Lacrosse in W-JCC schools continues deliberate climb to VHSL ranks

Contact Reporterkholtzman@vagazette.com

Jamestown senior Zach Pennycuff is a rare example of a student-athlete who excels in about every sport he has competed in.

The list includes football, track and field and wrestling. Pennycuff claims he was not very good at baseball, so he picked up a lacrosse stick in fourth grade and started running by people. I was like, 'Oh, this is kind of fun,' he said. "I worked on my stick skills and stuff, and it's my favorite sport."

Pennycuff, a standout midfielder for his school's boys club lacrosse team, is emblematic of many of his Williamsburg-James City County lacrosse peers in being a veteran of the sport. When Jamestown, Lafayette and Warhill introduced club teams last year, most of the players possessed advanced skill levels gained through playing on club teams not affiliated with high schools. A season later, each W-JCC boys team is ranked in the top five of the 20-team Hampton Roads Lacrosse League (HRLax), and the Jamestown and Warhill girls club teams are in the top six of a 12-team league.

Hampton Roads boasts no Virginia High School League lacrosse representatives, although varsity sanctioning in Virginia Beach appears to be imminent, according to local coaches. The push in Williamsburg is moving at a more deliberate pace, although some of coaches tend to say it is hard to tell the difference between a varsity sport and not on a typical stroll between the Warhill Sports Complex fields on game or even practice nights. It looks and feels like high school lacrosse.

"This is high school lacrosse," Jamestown boys coach Todd Vischer said. "We have a good program. We work really hard. We practice five days a week. We play one or two games. The kids are all working and held to the same standards as any other high school sport would be."

"I think we're moving in the right direction," Lafayette coach Thomas Rice said, "but I think we're moving slowly. There's a big push by HRLax to get it as a varsity sport."

How soon might that happen for W-JCC schools?

The answer is unclear, but almost certainly it will not be in time for the next season.

Growth of the game

National high school lacrosse participation exceeded 300,000 for the first time in 2015, according to the most recent U.S. Lacrosse survey. It has been the fastest-growing team sport in the National Federation of State High School Associations member schools since U.S. Lacrosse began monitoring participation levels in 2001. The participation number for organized teams in 2015 was more than 800,000.

Virginia was one of 14 states in 2014 and 2015 with at least 10,000 players at the youth level (14 and under).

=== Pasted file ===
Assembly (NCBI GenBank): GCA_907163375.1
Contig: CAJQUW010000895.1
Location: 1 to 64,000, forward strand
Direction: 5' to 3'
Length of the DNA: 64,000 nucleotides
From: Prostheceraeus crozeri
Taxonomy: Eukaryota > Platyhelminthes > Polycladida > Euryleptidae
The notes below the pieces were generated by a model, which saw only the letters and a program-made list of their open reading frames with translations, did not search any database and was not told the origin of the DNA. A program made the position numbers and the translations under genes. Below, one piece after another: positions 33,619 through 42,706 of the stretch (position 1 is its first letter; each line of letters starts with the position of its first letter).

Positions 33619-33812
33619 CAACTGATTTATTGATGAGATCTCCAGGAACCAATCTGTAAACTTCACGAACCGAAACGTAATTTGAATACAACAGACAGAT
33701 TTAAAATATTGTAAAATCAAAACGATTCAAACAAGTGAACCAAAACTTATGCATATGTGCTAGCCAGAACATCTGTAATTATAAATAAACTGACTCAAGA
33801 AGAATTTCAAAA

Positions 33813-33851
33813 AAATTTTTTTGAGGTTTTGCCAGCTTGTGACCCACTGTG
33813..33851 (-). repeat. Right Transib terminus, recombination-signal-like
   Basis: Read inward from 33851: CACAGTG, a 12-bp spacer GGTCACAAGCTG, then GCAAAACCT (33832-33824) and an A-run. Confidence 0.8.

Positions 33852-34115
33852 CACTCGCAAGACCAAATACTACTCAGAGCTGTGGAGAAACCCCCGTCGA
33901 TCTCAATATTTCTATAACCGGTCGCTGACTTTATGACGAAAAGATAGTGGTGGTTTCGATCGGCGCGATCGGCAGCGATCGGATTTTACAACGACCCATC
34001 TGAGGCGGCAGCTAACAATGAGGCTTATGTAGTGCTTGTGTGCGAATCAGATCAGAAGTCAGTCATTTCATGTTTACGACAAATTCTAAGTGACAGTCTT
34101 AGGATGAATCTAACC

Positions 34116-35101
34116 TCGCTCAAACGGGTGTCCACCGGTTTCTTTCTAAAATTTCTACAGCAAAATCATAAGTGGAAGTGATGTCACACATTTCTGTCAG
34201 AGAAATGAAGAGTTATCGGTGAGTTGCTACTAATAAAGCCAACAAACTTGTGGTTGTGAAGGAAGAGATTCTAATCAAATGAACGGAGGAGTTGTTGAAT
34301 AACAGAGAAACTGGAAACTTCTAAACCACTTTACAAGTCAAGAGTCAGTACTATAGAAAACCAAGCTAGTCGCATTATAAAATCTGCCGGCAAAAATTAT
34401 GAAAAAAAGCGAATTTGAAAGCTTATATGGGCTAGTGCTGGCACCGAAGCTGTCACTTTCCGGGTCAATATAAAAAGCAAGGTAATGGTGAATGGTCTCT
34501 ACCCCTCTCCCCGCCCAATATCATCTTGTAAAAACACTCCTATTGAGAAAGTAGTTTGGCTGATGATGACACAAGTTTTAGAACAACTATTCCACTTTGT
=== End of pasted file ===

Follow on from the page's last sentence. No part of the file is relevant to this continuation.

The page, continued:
There are 15 VHSL lacrosse conferences for the 2016-17 campaign with a heavy concentration of schools in Northern Virginia, where the sport's popularity has thrived. Albemarle and Western Albemarle high schools, both in the Charlottesville area, are the only schools outside Northern Virginia to have claimed boys or girls state championships since 2006.

Push for VHSL

At the earliest, the issue could be raised the next time W-JCC athletic directors meet with Valerie DiPaola, the division's senior director for school performance. But DiPaola said the next meeting will not be held until Lafayette's vacant athletic director position is filled.

DiPaola noted she is a fan of the sport, having attended college in lacrosse-mad Maryland in addition to growing up in New York, which leads the country in youth participants with more than 55,000.

"We look at student interest, first of all," DiPaola said. "We look at equity, to make sure we can have programs at all three schools. And then we look at the financial piece of it. How much is this going to cost to start up, whether or not we need to budget for any kind of equipment, what the transportation budget is going to be. We also consider how many other schools in our conference are participating in a sport."

The VHSL will scrap its conference format for 2017-18 and return to the preexisting district structure. Tabb, Grafton and York are the other Bay Rivers District schools that currently compete in HRLax, for both boys and girls.

The Jamestown boys team has one Bruton player, and an important one, starting goalie Zack McKinley. The Eagles also have a player from Walsingham Academy, which has a school-sponsored girls team in the independent ranks, but did not field a boys team this year.

Warhill's girls roster is dotted with Lafayette students and also features players from Bruton and Mathews.